When I was young, my brother and I shared copies of Mad Magazine and Marvel comics, reading each issue over and over until they were tattered and stained. Often my mother, who worked at the East Chicago Public Library for over a half century, would be forced to defend why she let us read such stuff. Reading is reading she would reply whether it’s the classics or Alfred E. Newman.
“The thing for years was no comic books,” says Bob Mele, Branch Head at the Highland Branch of the Lake County Public Library, recalling the old fashioned conventional wisdom about comic books being bad and books good.
But that was then.
Now, with the surging popularity of graphic novels aimed at readers of all ages—the categories are adults, young adults and children—librarians recognize the positives.
“They capture the imagination and get kids and young adults reading,” says Mele, noting that reading is reading no matter what.
Considered their own genre now, Jan Kotarski, the materials coordinator for the Lake County Public, is in charge of ordering graphic novels.
“At first I was surprised about ten years ago when they started getting really popular,” says Kotarski. “Now it makes sense to me. This generation has been using computers since they were babies; they often learned to read using video games like Reader Rabbit so they’re use to busy formats. Graphic novels aren’t as appealing tome because I like organization. But I read Maus and was moved to tears.”
Kotarski is referring to the Pulitzer Prize winning graphic book Maus: A Survivor's Tale — My Father Bleeds History by American cartoonist Art Spiegelman. Nonfiction, the story is based upon Spiegelman’s interviews with his father, a Polish Jew, about his experiences as a Holocaust survivor. Except that the book is illustrated in the way comics are, there is nothing at all funny about this powerful story which definitely isn’t for young children.
How does a graphic novel differ from a comic book? Like a comic book, it tells a story through sequential art and words so there you have the graphic part and like a book, graphic novels usually tell an entire story rather than comics which usually take characters through an adventure with more on the way in the next issue. But there’s another component as well. The New York Times has a best seller list for Graphic Novels including hardcover, paperback and Manga, stylized Japanese comics popular with all ages in Japan and now very much in-style in with young adults in the U.S. Originally black and white drawings and, as would be expected, written in Japanese, now manga graphic novels come in both English and color. Though the majority of graphic novels in the U.S. are science fiction and fantasy, manga covers a wide spectrum of subjects.
“Manga is very big with teenage girls,” says Kotarski. “And they also like books on how to draw manga.”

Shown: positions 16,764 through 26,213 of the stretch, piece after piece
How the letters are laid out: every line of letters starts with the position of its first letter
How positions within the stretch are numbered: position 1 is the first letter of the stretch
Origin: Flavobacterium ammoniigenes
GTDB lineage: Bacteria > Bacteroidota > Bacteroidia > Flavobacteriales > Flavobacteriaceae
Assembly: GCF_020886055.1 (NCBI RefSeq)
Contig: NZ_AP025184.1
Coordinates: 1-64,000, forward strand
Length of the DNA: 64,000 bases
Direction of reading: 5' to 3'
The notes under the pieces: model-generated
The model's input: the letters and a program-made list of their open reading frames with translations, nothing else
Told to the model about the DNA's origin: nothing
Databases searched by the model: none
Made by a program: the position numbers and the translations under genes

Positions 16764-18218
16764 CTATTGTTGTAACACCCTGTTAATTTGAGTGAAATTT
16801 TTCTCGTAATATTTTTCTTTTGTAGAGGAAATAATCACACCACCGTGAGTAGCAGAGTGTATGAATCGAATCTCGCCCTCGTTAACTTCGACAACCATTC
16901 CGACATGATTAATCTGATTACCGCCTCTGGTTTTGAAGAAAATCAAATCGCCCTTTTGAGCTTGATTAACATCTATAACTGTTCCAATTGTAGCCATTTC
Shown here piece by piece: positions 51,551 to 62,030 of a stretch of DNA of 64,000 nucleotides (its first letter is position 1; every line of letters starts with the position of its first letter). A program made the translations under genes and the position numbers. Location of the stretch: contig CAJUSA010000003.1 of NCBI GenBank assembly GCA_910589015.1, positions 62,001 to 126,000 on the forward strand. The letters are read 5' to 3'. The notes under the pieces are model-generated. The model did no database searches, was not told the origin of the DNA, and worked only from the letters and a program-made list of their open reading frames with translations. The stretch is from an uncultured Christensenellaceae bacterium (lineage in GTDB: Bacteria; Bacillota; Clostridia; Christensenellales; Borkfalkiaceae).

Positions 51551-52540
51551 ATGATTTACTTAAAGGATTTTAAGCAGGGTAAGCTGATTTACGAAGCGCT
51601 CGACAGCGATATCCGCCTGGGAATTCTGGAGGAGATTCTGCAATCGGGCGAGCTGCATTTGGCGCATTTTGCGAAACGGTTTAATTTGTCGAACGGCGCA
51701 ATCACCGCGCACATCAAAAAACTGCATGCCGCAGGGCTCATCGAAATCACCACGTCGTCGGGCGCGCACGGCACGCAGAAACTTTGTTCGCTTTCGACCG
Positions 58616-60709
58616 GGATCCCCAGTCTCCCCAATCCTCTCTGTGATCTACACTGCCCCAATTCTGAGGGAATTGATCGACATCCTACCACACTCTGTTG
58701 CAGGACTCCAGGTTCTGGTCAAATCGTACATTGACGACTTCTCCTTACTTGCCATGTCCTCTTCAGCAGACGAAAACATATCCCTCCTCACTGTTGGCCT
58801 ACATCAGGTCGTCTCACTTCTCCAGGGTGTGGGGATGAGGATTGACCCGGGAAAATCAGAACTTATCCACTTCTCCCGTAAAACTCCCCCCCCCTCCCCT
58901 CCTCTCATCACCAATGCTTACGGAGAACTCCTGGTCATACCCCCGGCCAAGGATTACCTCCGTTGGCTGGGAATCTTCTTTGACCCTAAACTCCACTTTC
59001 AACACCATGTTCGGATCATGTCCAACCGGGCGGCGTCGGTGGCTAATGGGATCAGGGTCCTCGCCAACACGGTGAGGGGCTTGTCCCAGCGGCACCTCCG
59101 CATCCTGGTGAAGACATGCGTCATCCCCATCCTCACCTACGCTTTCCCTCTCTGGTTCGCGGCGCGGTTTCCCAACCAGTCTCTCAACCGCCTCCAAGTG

The concept of graphic novels was just a blip in the publishing world when Louis L’Amour, considered the voice of the west, died in 1988. By then, L’Amour had written 100 novels and more than 250 short stories. As of 2010, some 320 copies of his works had sold and his writing translated into more than 10 languages.
Now his son Beau L’Amour, along with a team that includes illustrator Thomas Yeates, writer Katherine Nolan and Charles Santino, a writer and packager of comic books and graphic novels, has taken his father’s 1945 short story, Law of the Desert Born, and turned it into a graphic novel. Described as capturing the dust and blood of Louis L’Amour’s West—a world where the difference between a hero and a villain can be as wide as the gap between an act of kindness or brutality or as narrow as a misspoken word, in writing the script, L’Amour recalled conversations on adapting works with his father.
“The important thing is to find the core of the story and then let everything else go, just staying true to that,” says L’Amour “It was his vision that if you explored new values in an adaptation then your fans wouldn't get bored because they knew the story. In Law of the Desert Born the new values were the back story and emotional life of all the characters. The original story dealt a lot with the present, the mechanics of the chase and the posse, it didn't go into what caused all the various characters decisions and feelings. So in the Graphic Novel we use several flashbacks to examine that part of the narrative.”
L’Amour says he was interested in the graphic format because he always liked telling stories using pictures and also wanted to reach a new audience. But, he cautions, it isn’t a comic book.
“While I think that it has a lot of amusing aspects, it is a sophisticated story that deals with deep and inarticulate emotions and racial identity and asking questions about what is right and wrong and where things fall between the two. It's not really for children. Louis was always interested in finding new audience members, he was always interested in trying new things. This was just one thing that we really hadn't tried yet.”
Adapting a novel or short story to the graphic format isn’t just a matter of drawing pictures to go with the dialogue.
“They are very expensive to produce,” says L’Amour. “They also take a very long time to create. The script to Law of the Desert Born took about two years to get to the point where it was absolutely right. The art took another two years to produce. I have a couple of other scripts ready to go but it all takes a long time so I can't say when another book might be coming out.”